There are no “do-overs” in long wars

Last week I offered up "Ten reasons why wars last too long," which tried to explain why it was hard for leaders to recognize they are in a losing war and difficult for them to simply "cut their losses" and disengage.  Coincidentally, last week Stephen Sestanovich of Columbia University published a smart piece entitled "How ...

Walt-Steve-foreign-policy-columnist20
Walt-Steve-foreign-policy-columnist20
Stephen M. Walt
By , a columnist at Foreign Policy and the Robert and Renée Belfer professor of international relations at Harvard University.
PATRICK BAZ/AFP/Getty Images
PATRICK BAZ/AFP/Getty Images
PATRICK BAZ/AFP/Getty Images

Last week I offered up "Ten reasons why wars last too long," which tried to explain why it was hard for leaders to recognize they are in a losing war and difficult for them to simply "cut their losses" and disengage. 

Coincidentally, last week Stephen Sestanovich of Columbia University published a smart piece entitled "How do long wars become so long?" in The New Republic. TNR dropped off my "must-read" list a long time ago, but Sestanovich's piece is excellent and well worth a look. He argues that many "long wars" begin with a half-hearted, desultory effort (as in Vietnam in the early 1960s, or Afghanistan from 2003-2007), often because U.S. leaders have more pressing priorities. When it becomes clear that things aren't going well, however, presidents and their advisors normally conclude that they haven't given the war their best shot and tend to assume that a serious effort will turn the tide. 

Thus, Army Gen. Maxwell Taylor, who also served as U.S. Ambassador in South Vietnam, explained the decision to escalate in 1965 by saying "we had not exhausted our alternatives." In his view, the United States still had "vast resources" to bring to bear -- and new strategies to try -- "before we thought of quitting."

Last week I offered up "Ten reasons why wars last too long," which tried to explain why it was hard for leaders to recognize they are in a losing war and difficult for them to simply "cut their losses" and disengage. 

Coincidentally, last week Stephen Sestanovich of Columbia University published a smart piece entitled "How do long wars become so long?" in The New Republic. TNR dropped off my "must-read" list a long time ago, but Sestanovich’s piece is excellent and well worth a look. He argues that many "long wars" begin with a half-hearted, desultory effort (as in Vietnam in the early 1960s, or Afghanistan from 2003-2007), often because U.S. leaders have more pressing priorities. When it becomes clear that things aren’t going well, however, presidents and their advisors normally conclude that they haven’t given the war their best shot and tend to assume that a serious effort will turn the tide.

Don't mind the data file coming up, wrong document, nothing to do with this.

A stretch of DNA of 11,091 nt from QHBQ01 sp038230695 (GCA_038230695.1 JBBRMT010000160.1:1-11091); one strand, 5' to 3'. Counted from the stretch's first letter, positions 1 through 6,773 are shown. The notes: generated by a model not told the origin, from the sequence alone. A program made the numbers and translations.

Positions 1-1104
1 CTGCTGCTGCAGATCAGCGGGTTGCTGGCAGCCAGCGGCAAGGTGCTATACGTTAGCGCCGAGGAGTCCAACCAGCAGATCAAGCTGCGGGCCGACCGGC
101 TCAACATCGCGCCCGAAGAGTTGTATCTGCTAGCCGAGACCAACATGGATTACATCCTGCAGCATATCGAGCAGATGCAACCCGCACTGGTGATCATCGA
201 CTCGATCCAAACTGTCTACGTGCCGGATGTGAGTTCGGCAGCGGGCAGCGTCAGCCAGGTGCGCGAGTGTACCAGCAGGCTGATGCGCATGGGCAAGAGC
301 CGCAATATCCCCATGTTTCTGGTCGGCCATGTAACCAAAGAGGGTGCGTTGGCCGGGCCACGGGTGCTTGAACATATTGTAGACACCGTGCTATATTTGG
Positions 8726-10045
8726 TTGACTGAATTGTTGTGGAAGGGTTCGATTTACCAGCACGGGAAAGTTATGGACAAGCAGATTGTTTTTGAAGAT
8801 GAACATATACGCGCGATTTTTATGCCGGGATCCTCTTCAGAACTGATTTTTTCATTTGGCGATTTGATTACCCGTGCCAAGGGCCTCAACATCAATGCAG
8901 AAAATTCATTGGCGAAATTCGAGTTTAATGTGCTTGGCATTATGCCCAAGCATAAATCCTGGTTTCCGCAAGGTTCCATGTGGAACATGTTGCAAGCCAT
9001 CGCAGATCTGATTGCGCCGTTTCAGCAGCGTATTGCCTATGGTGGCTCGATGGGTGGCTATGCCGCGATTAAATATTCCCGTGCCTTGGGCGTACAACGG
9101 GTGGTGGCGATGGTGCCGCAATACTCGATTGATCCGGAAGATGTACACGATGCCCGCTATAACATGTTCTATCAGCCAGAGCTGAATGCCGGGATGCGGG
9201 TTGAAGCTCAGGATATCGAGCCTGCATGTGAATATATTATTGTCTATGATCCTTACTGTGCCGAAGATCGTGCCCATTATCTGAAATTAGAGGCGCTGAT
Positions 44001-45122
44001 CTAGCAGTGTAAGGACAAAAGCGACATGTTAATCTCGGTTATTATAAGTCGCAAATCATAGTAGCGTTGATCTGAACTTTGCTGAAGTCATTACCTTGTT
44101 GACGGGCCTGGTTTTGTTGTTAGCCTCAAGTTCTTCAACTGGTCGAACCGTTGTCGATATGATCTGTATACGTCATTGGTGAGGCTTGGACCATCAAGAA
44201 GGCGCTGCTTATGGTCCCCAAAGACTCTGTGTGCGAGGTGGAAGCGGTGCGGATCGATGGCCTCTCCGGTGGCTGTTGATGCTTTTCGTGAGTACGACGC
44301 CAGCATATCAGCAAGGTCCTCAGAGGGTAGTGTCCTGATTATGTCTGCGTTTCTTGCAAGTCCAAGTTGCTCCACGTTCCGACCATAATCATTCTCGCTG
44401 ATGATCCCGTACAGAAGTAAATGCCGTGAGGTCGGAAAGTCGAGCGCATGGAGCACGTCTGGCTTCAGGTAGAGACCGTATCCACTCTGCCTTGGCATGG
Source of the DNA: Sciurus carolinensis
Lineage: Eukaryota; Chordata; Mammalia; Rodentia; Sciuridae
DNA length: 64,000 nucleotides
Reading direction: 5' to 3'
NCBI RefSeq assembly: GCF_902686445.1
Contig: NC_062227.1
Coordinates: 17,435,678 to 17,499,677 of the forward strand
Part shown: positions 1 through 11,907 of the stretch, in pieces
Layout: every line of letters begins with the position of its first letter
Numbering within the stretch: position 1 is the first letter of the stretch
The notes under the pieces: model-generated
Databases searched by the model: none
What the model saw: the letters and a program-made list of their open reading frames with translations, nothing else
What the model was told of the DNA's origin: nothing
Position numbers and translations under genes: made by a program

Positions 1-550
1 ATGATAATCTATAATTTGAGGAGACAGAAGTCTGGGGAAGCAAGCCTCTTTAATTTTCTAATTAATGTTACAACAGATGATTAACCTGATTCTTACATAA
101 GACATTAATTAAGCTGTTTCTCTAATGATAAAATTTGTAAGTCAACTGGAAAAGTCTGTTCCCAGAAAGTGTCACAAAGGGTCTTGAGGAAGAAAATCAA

Thus, Army Gen. Maxwell Taylor, who also served as U.S. Ambassador in South Vietnam, explained the decision to escalate in 1965 by saying "we had not exhausted our alternatives." In his view, the United States still had "vast resources" to bring to bear — and new strategies to try — "before we thought of quitting."

This problem was the sixth point in my list of ten reasons, but Sestanovich offers an important amendment in his own piece. By the time the U.S. gets serious about these local conflicts, the situation has often deteriorated so badly that even a major effort may not succeed, or at least not quickly. But while the public will let them take "their best shot," it will expect that shot to succeed in fairly short order. Thus, presidents do not get an infinite number of "do-overs." Even if the military keeps coming up with clever new strategies, the public won’t support a lengthy campaign that isn’t producing visible and positive results.

The obvious implication is that Obama and General Petraeus have a few more months to show tangible results of the decision to escalate in Afghanistan. And if I were them, I’d be thinking about a Plan B. I’ll have more to say on that point tomorrow.

Stephen M. Walt is a columnist at Foreign Policy and the Robert and Renée Belfer professor of international relations at Harvard University. Twitter: @stephenwalt

More from Foreign Policy

An illustration shows George Kennan, the father of Cold War containment strategy.
An illustration shows George Kennan, the father of Cold War containment strategy.

Is Cold War Inevitable?

A new biography of George Kennan, the father of containment, raises questions about whether the old Cold War—and the emerging one with China—could have been avoided.

U.S. President Joe Biden speaks on the DISCLOSE Act.
U.S. President Joe Biden speaks on the DISCLOSE Act.

So You Want to Buy an Ambassadorship

The United States is the only Western government that routinely rewards mega-donors with top diplomatic posts.

Chinese President Xi jinping  toasts the guests during a banquet marking the 70th anniversary of the founding of the People's Republic of China on September 30, 2019 in Beijing, China.
Chinese President Xi jinping toasts the guests during a banquet marking the 70th anniversary of the founding of the People's Republic of China on September 30, 2019 in Beijing, China.

Can China Pull Off Its Charm Offensive?

Why Beijing’s foreign-policy reset will—or won’t—work out.

Turkish Defense Minister Hulusi Akar chairs a meeting in Ankara, Turkey on Nov. 21, 2022.
Turkish Defense Minister Hulusi Akar chairs a meeting in Ankara, Turkey on Nov. 21, 2022.

Turkey’s Problem Isn’t Sweden. It’s the United States.

Erdogan has focused on Stockholm’s stance toward Kurdish exile groups, but Ankara’s real demand is the end of U.S. support for Kurds in Syria.